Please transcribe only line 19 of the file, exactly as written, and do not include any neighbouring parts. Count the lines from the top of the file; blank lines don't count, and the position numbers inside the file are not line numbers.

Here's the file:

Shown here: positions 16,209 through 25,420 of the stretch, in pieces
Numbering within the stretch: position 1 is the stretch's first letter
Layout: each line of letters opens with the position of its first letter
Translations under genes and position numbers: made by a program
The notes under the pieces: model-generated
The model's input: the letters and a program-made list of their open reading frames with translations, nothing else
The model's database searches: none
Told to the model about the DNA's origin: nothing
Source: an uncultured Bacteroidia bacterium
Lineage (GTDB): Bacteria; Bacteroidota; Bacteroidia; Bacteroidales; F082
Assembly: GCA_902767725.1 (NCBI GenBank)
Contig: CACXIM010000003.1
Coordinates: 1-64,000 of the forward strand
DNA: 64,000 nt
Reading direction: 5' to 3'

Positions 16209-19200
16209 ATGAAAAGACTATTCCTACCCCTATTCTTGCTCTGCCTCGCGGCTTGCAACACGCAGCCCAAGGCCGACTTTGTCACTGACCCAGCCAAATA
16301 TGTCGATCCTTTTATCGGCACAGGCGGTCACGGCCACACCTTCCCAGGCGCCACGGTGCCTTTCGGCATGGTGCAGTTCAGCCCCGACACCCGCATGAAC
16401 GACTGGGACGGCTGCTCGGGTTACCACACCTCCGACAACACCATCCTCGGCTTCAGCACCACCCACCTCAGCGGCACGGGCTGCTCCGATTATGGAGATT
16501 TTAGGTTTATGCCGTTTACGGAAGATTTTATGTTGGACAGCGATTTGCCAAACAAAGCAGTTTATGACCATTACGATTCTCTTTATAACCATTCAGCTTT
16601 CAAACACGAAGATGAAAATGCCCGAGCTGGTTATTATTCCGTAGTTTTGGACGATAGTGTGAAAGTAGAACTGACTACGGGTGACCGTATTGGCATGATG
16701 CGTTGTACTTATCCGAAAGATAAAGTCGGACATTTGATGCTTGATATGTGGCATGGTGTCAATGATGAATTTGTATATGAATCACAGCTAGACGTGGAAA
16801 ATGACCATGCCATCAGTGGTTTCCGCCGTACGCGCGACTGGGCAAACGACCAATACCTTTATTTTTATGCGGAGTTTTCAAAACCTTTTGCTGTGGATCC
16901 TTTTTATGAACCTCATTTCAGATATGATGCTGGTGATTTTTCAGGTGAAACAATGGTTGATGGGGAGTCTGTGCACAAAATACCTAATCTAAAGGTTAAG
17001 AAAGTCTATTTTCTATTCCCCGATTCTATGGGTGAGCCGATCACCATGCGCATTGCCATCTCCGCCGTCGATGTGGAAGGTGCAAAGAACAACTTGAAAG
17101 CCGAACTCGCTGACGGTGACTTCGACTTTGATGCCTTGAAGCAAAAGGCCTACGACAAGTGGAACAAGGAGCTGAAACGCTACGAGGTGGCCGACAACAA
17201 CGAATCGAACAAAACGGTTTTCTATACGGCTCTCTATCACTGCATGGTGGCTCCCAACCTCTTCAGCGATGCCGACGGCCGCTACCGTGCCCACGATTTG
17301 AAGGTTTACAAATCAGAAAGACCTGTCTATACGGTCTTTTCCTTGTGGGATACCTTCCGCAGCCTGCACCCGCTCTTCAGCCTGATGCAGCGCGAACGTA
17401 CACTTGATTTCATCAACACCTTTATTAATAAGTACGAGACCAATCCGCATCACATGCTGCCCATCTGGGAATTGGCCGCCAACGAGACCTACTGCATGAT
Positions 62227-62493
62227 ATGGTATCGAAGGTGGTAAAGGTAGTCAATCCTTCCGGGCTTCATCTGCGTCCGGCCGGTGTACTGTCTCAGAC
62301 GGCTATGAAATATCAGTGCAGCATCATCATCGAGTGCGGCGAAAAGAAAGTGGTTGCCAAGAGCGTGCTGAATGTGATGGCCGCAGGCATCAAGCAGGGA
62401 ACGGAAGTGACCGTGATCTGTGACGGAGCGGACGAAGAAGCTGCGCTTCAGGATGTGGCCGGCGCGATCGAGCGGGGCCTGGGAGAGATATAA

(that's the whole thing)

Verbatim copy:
16401 GACTGGGACGGCTGCTCGGGTTACCACACCTCCGACAACACCATCCTCGGCTTCAGCACCACCCACCTCAGCGGCACGGGCTGCTCCGATTATGGAGATT